Many terrific smartphones are available but Apple’s iPhones tend to stand out, and for good reasons.
Their designs are beautiful, their build quality tends to be top-notch, they’re backed up by fantastic customer service, and they fit within a tight-knit ecosystem that includes other high-quality devices such as the Mac, iPad and Apple Watch.
The iPhones are also pricey, and getting pricier.
Depending on which model you get, and what bells and whistles you add, you could pay nearly $1,500 for a gleaming glass slab. That, for many if not most consumers, is insane.
My advice: Don’t buy more phone than you need, however alluring Apple’s newest, fanciest models might be.
My wife, for instance, uses an iPhone 5s she recently found in lightly used condition. This is the model that Apple released in 2013.
That’s pretty ancient as iPhones go, but Apple’s extraordinary attention to hardware design means it is in great operating condition. And it’s just fine for my beloved because she doesn’t care what version of iOS is on it, does not obsess about the latest apps, is a modest data user, isn’t bothered by the smaller screen, and isn’t a heavy picture taker.
She’s happy so long as she has messaging apps — like WhatsApp, WeChat and Apple’s Messages — for keeping in touch with her family and friends. She keeps an eye on the hubbie’s whereabouts with Find My Friends, too.
I’m at the other end of the iPhone spectrum — lusting after the latest and greatest.
I’m heavily into photography with my iPhone as my only camera, so yearly improvements to the devices’ photo-related hardware and software mean a lot to me. And I crave a bigger screen because I am often getting serious work done on my handheld — sometimes with an external keyboard for a quasi-laptop setup.
So Apple’s newest iPhone versions, released last month, got my attention. These include the high-end iPhone XS and iPhone XS Max, the successors to last year’s iPhone X.
Apple also is unveiling the iPhone XR, which has a fancy feel but cuts a few corners to get its cost down. In addition, Apple is keeping around the older iPhone 8, iPhone 8 Plus, iPhone 7 and iPhone 7 Plus for those on tighter budgets.
What’s the perfect iPhone or you? With that question in mind, let’s take a tour of the various options, and who should consider them.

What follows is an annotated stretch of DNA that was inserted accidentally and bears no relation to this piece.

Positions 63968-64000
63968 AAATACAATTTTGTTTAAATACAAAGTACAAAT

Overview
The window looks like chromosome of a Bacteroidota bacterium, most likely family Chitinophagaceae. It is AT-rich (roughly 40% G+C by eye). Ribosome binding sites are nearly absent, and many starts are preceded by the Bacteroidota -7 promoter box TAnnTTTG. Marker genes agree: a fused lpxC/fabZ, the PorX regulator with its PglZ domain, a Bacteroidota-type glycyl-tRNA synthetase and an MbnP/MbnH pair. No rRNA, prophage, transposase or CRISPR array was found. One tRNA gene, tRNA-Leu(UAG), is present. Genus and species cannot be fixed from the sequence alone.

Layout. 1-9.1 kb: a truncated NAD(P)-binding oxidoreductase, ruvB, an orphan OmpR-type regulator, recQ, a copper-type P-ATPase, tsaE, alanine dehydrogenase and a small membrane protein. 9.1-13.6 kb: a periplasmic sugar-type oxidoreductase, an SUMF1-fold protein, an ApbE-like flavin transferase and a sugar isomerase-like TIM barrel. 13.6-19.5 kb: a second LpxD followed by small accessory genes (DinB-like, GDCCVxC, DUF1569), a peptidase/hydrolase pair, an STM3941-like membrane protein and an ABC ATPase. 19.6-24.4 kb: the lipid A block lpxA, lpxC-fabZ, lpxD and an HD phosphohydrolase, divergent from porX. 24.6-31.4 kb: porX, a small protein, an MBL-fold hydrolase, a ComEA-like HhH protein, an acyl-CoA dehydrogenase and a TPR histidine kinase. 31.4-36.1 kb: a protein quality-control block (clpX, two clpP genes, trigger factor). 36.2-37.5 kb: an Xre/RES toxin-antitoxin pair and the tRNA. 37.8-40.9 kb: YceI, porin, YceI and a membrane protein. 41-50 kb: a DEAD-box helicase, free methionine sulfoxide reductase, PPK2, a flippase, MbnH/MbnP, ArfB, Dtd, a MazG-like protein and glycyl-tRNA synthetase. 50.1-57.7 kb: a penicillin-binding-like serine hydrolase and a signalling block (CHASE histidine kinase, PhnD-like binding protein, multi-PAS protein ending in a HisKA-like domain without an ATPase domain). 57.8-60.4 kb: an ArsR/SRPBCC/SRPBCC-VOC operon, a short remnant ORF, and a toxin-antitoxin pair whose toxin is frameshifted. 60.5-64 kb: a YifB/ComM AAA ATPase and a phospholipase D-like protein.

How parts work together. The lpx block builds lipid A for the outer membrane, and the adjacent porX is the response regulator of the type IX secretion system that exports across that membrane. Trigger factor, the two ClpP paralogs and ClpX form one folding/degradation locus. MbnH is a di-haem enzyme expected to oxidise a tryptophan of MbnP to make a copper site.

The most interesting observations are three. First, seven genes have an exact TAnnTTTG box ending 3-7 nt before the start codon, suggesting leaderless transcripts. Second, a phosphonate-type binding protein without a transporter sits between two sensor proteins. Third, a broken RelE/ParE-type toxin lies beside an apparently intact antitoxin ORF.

Last year’s 5.8-inch iPhone X had an all-new design that dispensed with the classic Home button, and provided an alluring edge-to-edge screen with cutting-edge OLED tech for superior display quality.
That phone is now off the market, replaced by this year’s iPhone XS, which is an incremental upgrade that look all but identical. The the 6.5-inch iPhone XS Max, meanwhile, supersizes this now-familiar design.
The two new phones share a number of enticing attributes, including an extra-durable glass construction on the front and back, a stainless-steel edge, vastly improved dust and water resistance (meaning you can drop one of these phones in a swimming pool and it will survive), and zippier performance under the hood.
On the back of each handset is Apple’s now-familiar two-camera system with 2X optical zoom, and the phones have the usual set of photography improvements. Portrait Mode (portrait shots with blurred backgrounds) looks more sophisticated, and the amount of blur can now be adjusted. Low-light shooting is better, and the phones generally do a better job of capturing highlights and shadows.
None of this is a revolutionary leap forward compared to the preceding iPhone, but as a photography buff I’m eager to embrace even modest upgrades because I want my photos to keep getting better and better. That is one reason I always want the most advanced iPhone — and that, this year, is the XS line.
I’m also a fan of big phones, the bigger the better, so I particularly like the XS Max with the biggest display ever on an iPhone. This, as I’ve noted, does wonders for productivity. It’s also the best phone for editing photos and watching videos; I am now deep into “Chilling Adventures of Sabrina” on Netflix, and I’ve watched it almost entirely on the XS Max.